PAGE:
New Music Monday – August 22, 2016

Your earholes look lonely. Why don’t you fill them with some of these pieces of music and then rub your eyeholes on the words that I’ve written about them?

Lydia Loveless – Real
Lydia Loveless is a left-field “alt-country” artists who, despite this being her fourth album, I have never heard of. She relies on the over-emphasized drawl employed by so many “outlaw country” artists, which seems a little bit put-on in most cases. A little further digging to hear her speaking voice confirms this. All that being said, I get the impression that her work could be up my alley if it were presented in an unvarnished and straightforward manner. “Longer”, her new album’s first single is not that. It has a pop polish that seems to be begging for mainstream appeal. The clever songwriting turns (of which there are a few in this tune) and any authenticity that her vocal performance may have had are both positively buried by overzealous and production work. It’s a shame, but this introduction has led me to looking into some of her earlier releases, which are a bit more palatable to me. I’m not interested in this new record based on this, and would rather listen to her band covering Echo and the Bunnymen.

Edit: This (very recently released) video from the new record is much more to my taste:

Dolly Parton – Pure and Simple
Guys, I’m not going to slag Dolly Parton. She’s a treasure. I’ll slag whoever designed this album cover, because this looks like a K-Tel release. Dolly’s voice still sounds great, although I’m letting my feelings about cheesy “sincerely spoken” little lines slide a little bit.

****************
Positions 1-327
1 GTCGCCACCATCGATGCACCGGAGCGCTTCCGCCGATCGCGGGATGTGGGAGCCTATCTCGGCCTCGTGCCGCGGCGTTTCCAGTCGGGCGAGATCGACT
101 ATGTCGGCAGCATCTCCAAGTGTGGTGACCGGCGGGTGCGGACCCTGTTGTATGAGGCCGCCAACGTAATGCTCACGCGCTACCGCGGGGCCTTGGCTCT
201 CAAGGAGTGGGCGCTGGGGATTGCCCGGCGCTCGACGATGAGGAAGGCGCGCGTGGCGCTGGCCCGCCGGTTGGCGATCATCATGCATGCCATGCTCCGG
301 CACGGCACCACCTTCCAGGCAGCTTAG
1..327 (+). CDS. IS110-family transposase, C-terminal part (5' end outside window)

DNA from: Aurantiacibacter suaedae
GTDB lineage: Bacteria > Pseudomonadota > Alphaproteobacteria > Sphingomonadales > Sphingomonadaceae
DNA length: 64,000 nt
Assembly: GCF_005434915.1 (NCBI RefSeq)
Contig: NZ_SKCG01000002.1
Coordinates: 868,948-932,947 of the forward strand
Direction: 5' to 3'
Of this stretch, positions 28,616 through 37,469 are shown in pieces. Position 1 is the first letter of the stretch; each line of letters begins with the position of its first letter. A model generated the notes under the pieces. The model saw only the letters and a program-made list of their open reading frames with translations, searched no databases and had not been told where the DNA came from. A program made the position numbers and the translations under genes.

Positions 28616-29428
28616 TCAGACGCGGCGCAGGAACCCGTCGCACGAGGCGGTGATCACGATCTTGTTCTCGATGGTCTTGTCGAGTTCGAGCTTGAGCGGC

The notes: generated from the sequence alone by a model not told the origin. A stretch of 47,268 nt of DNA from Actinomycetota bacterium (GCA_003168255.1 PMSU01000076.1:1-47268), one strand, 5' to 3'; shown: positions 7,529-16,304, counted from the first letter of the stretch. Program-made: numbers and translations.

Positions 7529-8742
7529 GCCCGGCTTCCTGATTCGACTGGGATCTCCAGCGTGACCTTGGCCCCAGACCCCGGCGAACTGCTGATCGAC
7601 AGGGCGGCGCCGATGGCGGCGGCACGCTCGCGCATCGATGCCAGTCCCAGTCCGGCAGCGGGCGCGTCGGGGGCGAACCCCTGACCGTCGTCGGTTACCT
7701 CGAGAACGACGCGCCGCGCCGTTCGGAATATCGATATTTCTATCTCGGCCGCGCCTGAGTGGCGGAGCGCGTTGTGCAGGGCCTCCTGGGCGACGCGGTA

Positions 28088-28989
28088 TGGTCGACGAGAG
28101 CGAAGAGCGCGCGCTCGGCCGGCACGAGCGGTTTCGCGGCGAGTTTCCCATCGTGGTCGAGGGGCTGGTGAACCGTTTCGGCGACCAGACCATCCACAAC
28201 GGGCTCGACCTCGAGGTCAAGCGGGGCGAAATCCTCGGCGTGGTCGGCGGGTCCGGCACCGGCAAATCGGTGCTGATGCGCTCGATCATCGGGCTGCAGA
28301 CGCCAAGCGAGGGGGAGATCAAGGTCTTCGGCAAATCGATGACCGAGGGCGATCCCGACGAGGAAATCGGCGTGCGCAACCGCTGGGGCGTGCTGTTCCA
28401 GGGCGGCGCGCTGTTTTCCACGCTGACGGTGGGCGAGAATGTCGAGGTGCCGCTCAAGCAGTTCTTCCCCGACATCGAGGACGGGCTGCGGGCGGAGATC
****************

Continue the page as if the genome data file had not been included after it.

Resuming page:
Look, this is dorky music for old people, but it’s Dolly fucking Parton and we will give her a pass.

Ed Harcourt – Furnaces
When I was working at a record store in the very-early 2000s, I remember finding Ed Harcourt’s first album in a pile of promotional discs. Upon listening to it, I was reasonably interested – particularly given that it hewed fairly closely to what I was listening to at the time. It landed in the territory of a more indie-edged take on early Radiohead or a Coldplay that wasn’t unlistenable, so I gave the album a few spins. I lost track of Harcourt immediately after, but he’s apparently been working consistently ever since, Furnaces being his eighth release. His work hasn’t changed drastically, if anything seeming slightly more rough-edged on this album. It remains rather intricately arranged piano-centred pop music, and he’s still better than the best that Coldplay can offer. I’m not compelled to seek out the album’s remaining tracks based on this single, but I feel like this is actually quite competent work.

Lisa Hannigan – At Swim
I think that from now on whenever I’m trying to explain to somebody what I mean when I say “You know that voice that every singer uses in soft songs these days?”, I’m just going to pull up this Lisa Hannigan song. This is a quintessential example of the breathy, simultaneously mumbly and hyper-enunciated manner of singing that seems to have been everywhere for the last ten years or more. Not necessarily a slag! I like some artists that sound like this, and I don’t dislike this. The song is actually lovely, and the production is pleasantly stripped-back and dreamy. I’m just saying – if you don’t have any patience for the ubiquitous “whispery voice” affectation, this is going to drive you completely up the wall.